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Posts Tagged ‘migration’

Fall has arrived and we’ve been revving up for the start of our fall school programs at the Brooklyn Children’s Museum. Our field trip lineup has been revamped with some new offerings and we also brought back an old favorite we’ve been missing called “Migration Sensation”. In this feathery program, students investigate the adaptations that let birds take flight, learn all about how and why birds fly long distances in the spring and fall, and play a super fun migration game. In the game, the students transform into migratory birds; they must collect food and avoid human hazards on their way to distant wintering grounds. If you’re interested in booking an educational field trip for your school group, visit our School Programs page.

In preparation for a Migration Sensation visit, take your students to a park for some urban bird watching! Your class could even become part of a larger community of bird scientist by participating in Cornell’s “Celebrate Urban Birds” Program. Order a free kit for your classroom which includes facts about 16 species of local birds.

When I walked into the BCM garden today, I was greeted by a chorus of noisy grackles pecking around for seeds. Take a listen to their boisterous chorus!

When grackles migrate, they only travel short distances. Many stay put in the same place all winter. Scarce food is usually the main bird migration motive and grackles are extremely opportunistic. They’ll eat anything from seeds to bugs to trash so you’re likely to be able to spot them all winter long.

File:Common Grackle male RWD.jpg

Did you notice their beautiful iridescent feathers?

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As we enter into August, some of our most helpful garden visitors – ruby-throated hummingbirds – will be migrating south. These quick little birds can be hard to spot, but you’ll be more likely to encounter one before their journey south if you put out a feeder full of sugar water to fuel their trip. Hummingbirds need to eat every few minutes since they expend an incredible amount of energy beating their wings up to 80 times per second!

This week at the museum, we learned all about hummingbirds and constructed our own feeders to hang in a garden, or out a window, fire escape, or front stoop. All you need are floral tubes like these, some colorful plastic craft materials (we reused old red and orange grocery bags), string, and sugar water!


The colors of the bags are important – hummingbirds have a strong preference for red and orange flowers like bee balm, bleeding heart, cardinal flower, or nasturtium.

We showed our garden helpers how to fold squares of plastic into fours, snip the center corner, and then design their own pretty petal shapes (very similar to snowflake crafting). The next step is to simply shimmy the flower petals up the neck of the floral tubes, fill with 1 part sugar/4 parts water and hang outside! It is recommended to heat your sugar water so the sugar dissolves nicely, and you’ll want to change it every 4 days so it doesn’t ferment.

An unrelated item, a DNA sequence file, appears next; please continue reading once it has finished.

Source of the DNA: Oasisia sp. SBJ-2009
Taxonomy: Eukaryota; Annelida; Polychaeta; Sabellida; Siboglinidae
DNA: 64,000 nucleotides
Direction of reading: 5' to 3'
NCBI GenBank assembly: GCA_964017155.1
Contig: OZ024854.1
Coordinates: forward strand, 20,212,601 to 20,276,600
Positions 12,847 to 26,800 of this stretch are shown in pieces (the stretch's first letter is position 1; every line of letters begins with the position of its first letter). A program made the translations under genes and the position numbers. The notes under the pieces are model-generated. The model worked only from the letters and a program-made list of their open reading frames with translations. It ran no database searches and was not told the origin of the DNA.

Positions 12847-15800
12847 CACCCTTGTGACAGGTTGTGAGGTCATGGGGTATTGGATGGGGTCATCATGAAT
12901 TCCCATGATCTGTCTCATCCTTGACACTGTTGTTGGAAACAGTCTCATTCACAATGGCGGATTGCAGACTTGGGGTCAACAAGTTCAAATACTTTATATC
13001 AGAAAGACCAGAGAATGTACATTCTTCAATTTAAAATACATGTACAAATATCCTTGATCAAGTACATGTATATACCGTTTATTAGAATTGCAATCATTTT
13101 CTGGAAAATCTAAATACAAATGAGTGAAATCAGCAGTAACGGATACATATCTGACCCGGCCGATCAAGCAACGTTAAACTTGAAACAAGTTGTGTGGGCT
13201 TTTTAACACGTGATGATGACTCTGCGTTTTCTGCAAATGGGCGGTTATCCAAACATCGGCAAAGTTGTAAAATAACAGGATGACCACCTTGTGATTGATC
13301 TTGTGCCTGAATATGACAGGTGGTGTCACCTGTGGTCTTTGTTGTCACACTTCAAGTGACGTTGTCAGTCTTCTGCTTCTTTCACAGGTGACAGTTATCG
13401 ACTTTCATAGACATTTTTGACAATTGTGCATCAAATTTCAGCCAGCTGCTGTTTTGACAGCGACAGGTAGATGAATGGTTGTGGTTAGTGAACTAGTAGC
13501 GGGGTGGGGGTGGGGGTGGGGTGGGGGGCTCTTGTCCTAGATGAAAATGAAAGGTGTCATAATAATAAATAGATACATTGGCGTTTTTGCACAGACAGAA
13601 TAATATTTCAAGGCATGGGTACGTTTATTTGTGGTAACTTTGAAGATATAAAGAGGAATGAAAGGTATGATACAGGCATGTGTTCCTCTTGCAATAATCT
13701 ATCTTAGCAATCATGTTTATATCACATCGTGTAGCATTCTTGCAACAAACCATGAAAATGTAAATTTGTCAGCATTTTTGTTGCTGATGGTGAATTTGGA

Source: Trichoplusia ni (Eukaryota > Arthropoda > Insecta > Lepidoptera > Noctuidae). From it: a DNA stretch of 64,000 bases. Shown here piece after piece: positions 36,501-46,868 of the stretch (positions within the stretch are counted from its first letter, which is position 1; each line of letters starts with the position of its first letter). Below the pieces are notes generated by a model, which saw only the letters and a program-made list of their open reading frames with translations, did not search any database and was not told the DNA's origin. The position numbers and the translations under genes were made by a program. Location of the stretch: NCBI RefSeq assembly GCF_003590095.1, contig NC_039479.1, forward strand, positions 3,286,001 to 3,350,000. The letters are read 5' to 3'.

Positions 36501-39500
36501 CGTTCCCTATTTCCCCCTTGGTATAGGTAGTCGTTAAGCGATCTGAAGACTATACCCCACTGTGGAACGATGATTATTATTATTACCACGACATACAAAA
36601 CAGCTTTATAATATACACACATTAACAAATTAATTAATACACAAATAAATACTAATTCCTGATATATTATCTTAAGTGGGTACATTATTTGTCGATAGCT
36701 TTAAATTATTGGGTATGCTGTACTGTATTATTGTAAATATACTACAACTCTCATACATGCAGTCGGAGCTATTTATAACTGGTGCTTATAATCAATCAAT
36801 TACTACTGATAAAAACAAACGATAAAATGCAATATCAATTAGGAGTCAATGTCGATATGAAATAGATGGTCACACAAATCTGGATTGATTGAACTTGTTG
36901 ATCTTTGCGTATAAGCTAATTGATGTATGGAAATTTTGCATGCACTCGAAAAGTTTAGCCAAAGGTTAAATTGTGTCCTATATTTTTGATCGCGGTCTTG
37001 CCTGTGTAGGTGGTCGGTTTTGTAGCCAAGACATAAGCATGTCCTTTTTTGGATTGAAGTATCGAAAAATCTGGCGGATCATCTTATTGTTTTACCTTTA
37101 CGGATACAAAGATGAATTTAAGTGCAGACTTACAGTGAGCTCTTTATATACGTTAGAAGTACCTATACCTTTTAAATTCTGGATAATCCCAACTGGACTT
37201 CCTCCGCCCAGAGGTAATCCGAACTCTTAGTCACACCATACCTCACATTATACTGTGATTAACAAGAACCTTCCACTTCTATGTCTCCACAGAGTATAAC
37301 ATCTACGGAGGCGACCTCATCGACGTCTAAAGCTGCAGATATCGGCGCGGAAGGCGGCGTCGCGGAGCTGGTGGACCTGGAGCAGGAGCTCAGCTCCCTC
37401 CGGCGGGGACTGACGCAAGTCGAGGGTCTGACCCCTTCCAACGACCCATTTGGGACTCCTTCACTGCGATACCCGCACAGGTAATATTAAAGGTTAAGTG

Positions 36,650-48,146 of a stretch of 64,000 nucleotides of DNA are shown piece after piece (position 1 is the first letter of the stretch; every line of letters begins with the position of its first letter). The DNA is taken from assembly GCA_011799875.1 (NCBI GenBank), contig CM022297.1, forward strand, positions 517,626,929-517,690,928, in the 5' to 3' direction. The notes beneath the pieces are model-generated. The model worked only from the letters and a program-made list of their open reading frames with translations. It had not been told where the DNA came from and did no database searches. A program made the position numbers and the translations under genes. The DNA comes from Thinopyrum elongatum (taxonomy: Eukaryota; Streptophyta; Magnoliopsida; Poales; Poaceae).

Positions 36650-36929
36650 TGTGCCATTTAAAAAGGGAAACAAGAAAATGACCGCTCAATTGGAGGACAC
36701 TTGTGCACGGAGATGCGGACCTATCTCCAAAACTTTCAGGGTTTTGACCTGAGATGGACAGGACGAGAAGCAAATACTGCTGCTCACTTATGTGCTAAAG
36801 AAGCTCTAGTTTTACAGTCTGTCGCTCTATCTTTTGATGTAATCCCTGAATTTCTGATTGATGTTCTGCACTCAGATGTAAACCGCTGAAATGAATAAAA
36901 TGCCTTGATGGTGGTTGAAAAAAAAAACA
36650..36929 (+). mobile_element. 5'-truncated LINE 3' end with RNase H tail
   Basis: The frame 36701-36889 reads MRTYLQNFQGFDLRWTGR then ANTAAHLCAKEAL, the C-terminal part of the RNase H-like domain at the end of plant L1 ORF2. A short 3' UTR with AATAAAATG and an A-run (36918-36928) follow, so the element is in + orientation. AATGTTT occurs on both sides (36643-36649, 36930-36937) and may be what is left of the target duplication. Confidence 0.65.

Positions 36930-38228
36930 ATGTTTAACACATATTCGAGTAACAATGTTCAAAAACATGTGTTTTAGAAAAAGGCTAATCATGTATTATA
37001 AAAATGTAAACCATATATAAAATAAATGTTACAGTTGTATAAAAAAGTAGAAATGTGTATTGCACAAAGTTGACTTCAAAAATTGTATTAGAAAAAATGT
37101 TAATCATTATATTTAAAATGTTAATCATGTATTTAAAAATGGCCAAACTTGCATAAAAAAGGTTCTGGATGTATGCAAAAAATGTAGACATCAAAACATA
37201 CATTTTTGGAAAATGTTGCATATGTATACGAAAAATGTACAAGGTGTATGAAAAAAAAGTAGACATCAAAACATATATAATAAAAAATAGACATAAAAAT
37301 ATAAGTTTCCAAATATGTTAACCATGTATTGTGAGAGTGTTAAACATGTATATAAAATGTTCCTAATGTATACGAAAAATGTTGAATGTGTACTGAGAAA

After your hummingbird feeder’s hanging in a nice sheltered place, sit back and look out for a bright winged blur! Did you know hummingbirds spend so much time in the air catching bugs and slurping nectar that their weak little feet are nearly useless? They can perch, but they typically can’t walk!

Check out this tiny hummingbird nest from our collection. You can find more tips on making your garden a hummingbird nesting ground here. You can even help track their migration by reporting your sightings!

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Speaking of fall, have you seen any monarch butterflies lately? Monarchs are amazing – they travel as much as 3,000 miles, making them the butterflies with the longest migration in the world and the only butterflies to make a long migration twice each year. Monarch butterflies migrate through New York City on their way to Mexico every fall and come back every spring. Peak season for them passing through New York City is early October, so you may have missed them for this year, but here is some information about monarchs anyway. Keep an eye out as there may still be some around, or wait for spring to see them again!

Monarch Watch is a hub for all things monarch. It has amazing resources, including the following:

Some of these resources may be a little old for early childhood, but the gardening and observation element is ideal for all ages. Butterflies are great for teaching about habitat, insect life cycles, and animal diversity.

Another great website out there is the Monarch Monitoring Project, produced by the New Jersey Audubon Department.  Cape May, NJ is the southernmost point in Jersey. It has well maintained marshes and dunes and is along the coast, so it attracts huge numbers of migratory birds and monarchs, too! The blog is great for upper elementary students. It features bar graphs of monarchs spotted each week during migration season, beautiful photographs, and lots of scientific information.

Do you know other monarch resources? What’s your favorite monarch observation spot in New York City?

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